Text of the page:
Project Novena-X Part 0: Assembling an open hardware laptop (and regularly documenting progress)
Ever since I received my Novena motherboard from Bunnie and Xob's crowd funding campaign, I've been procrastinating on doing anything with it. But now that a summer is upon me, and I am fully funded by a research grant with plenty of time to spare for esoteric hobbies, why not resurrect this blog with a blast!
What am I doing exactly?
I've been meaning to get a new mobile machine for some time now. My last laptop was a top-heavy Alienware m15x, which managed to satisfy my much younger sensibilities from 10 years ago. My needs however have evolved, and all I look for in a mobile machine is a dumb terminal. A device that has great connectivity for all sorts of wireless protocols (wifi, bluetooth, and fully programmable RF tranceiver), environment sensors (accelerometer, temperature and pressure), and really good software and hardware security features (full disk encryption, duress alternate boot, duress erasure, dynamic switching of MAC address and other fingerprints, TPM?). And yet, one that isn't meant for computationally taxing tasks, but is merely meant to serve as a user interface when connecting to more complicated machines (which will lend it some longevity). In other words, a custom hacker-style laptop for the security conscious, tech-savvy individual. Needless to say, nothing on the market fits this. The proper way to go about this would be to buy what is known as a barebook, or a barebones laptop. But those have fallen out of favor in the free market these days. So I thought I'd go for the more expensive but fun option instead.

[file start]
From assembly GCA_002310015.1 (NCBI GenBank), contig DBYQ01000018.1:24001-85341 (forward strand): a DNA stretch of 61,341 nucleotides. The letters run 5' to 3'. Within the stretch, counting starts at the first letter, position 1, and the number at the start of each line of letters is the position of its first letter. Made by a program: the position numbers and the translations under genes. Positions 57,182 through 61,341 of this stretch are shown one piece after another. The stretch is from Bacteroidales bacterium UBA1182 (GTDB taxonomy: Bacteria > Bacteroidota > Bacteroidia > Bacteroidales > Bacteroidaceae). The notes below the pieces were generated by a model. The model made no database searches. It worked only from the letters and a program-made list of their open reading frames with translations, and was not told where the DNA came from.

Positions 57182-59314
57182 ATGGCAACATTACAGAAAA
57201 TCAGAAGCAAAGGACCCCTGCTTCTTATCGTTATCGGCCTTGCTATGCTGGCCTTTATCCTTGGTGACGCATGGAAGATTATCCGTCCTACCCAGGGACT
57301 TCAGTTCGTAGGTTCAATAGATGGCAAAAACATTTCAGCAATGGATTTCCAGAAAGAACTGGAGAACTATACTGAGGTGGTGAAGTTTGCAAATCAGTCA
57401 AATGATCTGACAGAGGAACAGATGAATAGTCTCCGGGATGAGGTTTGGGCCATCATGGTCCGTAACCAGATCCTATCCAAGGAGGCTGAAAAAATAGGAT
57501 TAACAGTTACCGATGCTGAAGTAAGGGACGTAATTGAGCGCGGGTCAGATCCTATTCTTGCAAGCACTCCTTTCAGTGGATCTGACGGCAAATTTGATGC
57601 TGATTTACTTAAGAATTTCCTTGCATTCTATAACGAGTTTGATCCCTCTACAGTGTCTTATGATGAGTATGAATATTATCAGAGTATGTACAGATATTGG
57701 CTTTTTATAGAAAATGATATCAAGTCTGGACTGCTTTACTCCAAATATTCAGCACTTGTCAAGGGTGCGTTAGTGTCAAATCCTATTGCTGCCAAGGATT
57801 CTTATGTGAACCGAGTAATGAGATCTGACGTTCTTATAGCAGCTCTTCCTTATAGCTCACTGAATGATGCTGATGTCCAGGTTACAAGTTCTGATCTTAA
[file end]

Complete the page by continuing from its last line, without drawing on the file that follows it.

I am at a particular junction in my academic life where I have a reasonable amount of time, some funds, and access to facilities and equipment (a machine shop, an electronics shop, and loads of expert advice). And my preferred means of learning something new is to try and document it tutorial style. And I jumped onto the Novena bandwagon as soon as I heard that an open hardware laptop had appeared on a crowd-funding website. No TPM, but hey, you can't have everything.
Why is this going on a personal blog, and not on the Novena wiki?
Novena is currently being supported by a small community. The funding campaign had a little over 1000 backers, and the forums have about 300 registered users. Needless to say, that everyone in this group is rather skilled and knowledgeable about electronics and software. The project has become a niche, and looks daunting to any novice who might otherwise have been interested in it. This is not necessarily a problem, as Novena was always meant only for developers, and not everyday users. I intend to learn a lot by first-time experience throughout this project, and I intend to create a comprehensive, idiot-proof guide that I myself would find useful. Such a guide would be too basic and redundant on any official Novena developer forum, but would be right at home here on Rightshift.
Okay. Some pompous smart-aleck is playing with computers on the internet. Why should you care?